A total of 2 μg of the amplified pool of messenger RNAs was used as a template to prepare reversely labeled cDNA probes by the CyScribe FirstStrand cDNA labeling kit (Amersham-Pharmacia). In each hybridization, a Cy5-labeled cDNA probe from Universal Human Reference RNA (Stratagene, La Jolla, CA) was mixed with each of the Cy3-labeled tumor probes.

The reference consisted of a pool of RNAs from 10 different human cell lines. An amount of each probe containing 10 pmoles of Cy dye was used in each hybridization. The probe mixture was diluted using a formamide containing hybridization buffer and 30 μl of each mixture were applied on each arrayed slide and incubated 14–18 hr at 42°C in a humidified chamber. The slides were washed in buffers preheated at 55°C unless otherwise specified (3 × 5 min in 1 × SSC/0.1% SDS, 4 × 5 min in 0.1 × SSC/0.1% SDS, 2 × 5 min in room temperature 0.1 × SSC, 2 × 10 sec in room temperature H2O). Each slide was rapidly dried by centrifugation and then laser-scanned with a Gen III Amersham/Molecular Dynamics instrument.

Data analysis

An Array Vision software package (Imaging Research, St. Catharine, Ontario, Canada) was used to visualize the images and for filtration and normalization of raw data. Data were expressed as sample-to-reference log2 ratios. After within-slide LOWESS normalization, scale normalization was performed to correct for differences in signal intensity between slides. Only spots with intensities above background in both duplicate arrays of each slide and in at least 9 out of 10 tumors in each group were considered for further analysis. In the comparisons between independent groups, i.e., primary tumors without metastases (PM) vs. primary tumors with synchronous metastases (PM+) and PMvs. metastases, 2-sample Welch t-statistics was applied. In the paired comparison (i.e., PM+vs. metastases), paired t-statistic was applied. p-values were obtained by permutations and adjusted by the minP step-down multiple-testing procedure.5 Genes were ranked on the basis of their adjusted p-values. We defined as informative genes those with unadjusted p < 0.05 and as differentially expressed genes those with a significant expression difference (adjusted p < 0.05). In order to represent the detected transcriptional differences graphically, Sammon's nonlinear mapping based on informative hits was applied.6 All computation and graphics were made in R environment (www.r-project.org) and Bioconductor (www.bioconductor.org).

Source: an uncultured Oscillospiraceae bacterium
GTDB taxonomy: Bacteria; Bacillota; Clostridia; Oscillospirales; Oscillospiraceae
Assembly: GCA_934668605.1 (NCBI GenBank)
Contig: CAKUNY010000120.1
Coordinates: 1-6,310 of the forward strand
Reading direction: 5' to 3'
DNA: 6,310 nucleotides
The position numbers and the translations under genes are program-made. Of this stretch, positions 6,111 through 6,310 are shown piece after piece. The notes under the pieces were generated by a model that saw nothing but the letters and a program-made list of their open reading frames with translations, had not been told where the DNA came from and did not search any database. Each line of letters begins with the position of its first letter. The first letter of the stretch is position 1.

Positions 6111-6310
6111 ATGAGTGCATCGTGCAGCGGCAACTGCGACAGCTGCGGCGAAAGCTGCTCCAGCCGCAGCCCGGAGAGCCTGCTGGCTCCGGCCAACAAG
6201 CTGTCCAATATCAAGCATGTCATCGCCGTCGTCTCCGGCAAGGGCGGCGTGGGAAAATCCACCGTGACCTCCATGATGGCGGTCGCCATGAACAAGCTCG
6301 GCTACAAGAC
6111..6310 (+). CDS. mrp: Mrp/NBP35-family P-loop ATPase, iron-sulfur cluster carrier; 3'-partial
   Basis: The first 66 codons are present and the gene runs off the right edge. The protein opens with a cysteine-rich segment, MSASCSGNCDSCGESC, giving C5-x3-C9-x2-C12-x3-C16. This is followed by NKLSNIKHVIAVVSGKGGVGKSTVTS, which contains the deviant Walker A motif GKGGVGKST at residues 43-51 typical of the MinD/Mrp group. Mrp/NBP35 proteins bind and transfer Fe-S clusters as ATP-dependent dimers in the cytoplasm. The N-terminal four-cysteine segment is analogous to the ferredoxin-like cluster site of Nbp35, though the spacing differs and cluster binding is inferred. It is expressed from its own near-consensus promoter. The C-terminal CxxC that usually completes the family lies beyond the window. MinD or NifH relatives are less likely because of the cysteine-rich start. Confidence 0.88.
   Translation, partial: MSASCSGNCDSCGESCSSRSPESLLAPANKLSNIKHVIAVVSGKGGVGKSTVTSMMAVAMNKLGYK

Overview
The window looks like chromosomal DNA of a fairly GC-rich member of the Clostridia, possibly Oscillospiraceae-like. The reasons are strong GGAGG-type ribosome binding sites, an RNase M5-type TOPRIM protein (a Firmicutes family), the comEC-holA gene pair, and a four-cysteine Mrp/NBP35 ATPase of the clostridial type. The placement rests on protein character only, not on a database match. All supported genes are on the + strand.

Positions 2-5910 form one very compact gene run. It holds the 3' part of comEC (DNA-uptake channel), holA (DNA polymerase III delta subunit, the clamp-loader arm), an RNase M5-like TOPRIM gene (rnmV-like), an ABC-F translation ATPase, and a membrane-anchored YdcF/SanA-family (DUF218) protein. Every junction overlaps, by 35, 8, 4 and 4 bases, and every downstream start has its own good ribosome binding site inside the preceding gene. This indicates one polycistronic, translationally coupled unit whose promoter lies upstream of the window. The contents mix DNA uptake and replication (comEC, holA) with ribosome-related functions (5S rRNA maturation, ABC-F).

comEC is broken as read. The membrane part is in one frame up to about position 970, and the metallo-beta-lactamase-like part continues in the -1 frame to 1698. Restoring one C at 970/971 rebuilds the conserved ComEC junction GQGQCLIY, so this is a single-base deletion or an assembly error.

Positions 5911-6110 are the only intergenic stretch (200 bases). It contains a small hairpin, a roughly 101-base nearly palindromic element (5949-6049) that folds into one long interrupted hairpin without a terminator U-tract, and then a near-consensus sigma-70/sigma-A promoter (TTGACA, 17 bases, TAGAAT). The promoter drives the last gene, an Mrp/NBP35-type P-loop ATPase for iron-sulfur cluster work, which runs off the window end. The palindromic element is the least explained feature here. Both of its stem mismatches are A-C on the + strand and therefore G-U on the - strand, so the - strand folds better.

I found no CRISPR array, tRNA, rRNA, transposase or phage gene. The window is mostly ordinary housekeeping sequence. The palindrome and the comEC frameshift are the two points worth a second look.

Data validation by RT-PCR

In order to validate the microarray results, we applied RT-PCR. Reagents for reverse transcription were from Promega (Madison, WI). For each PCR reaction, 1.25 units of Taq polymerase were utilized (AB Analitica, Padua, Italy). The primers were GTAAAATGTTTCAAGCGCCG (forward) and GAAGGTCTGAAGCGAATTCG (reverse) for GnT-IV, CTTCCAGTAAAGCTTGTGTCG (forward) and CTTCCCTGTTCGCGTACA (reverse) for Nup50, TCATGAAGTGTGACGTTGACATCCGT (forward) and CCTAGAAGCATTTGCGGTGCACGATG (reverse) for β-actin. PCR cycles for GnT-IV and Nup50 were as follows: 2 min at 94°C, 30 cycles of 30 sec at 94°C, 1 min at 58°C and 1 min at 72°C, followed by 10 min at 72°C; for β-actin, they were 2 min at 94°C, 26 cycles of 30 sec at 94°C, 1 min at 65°C and 2 min at 68°C, followed by 7 min at 72°C.

Results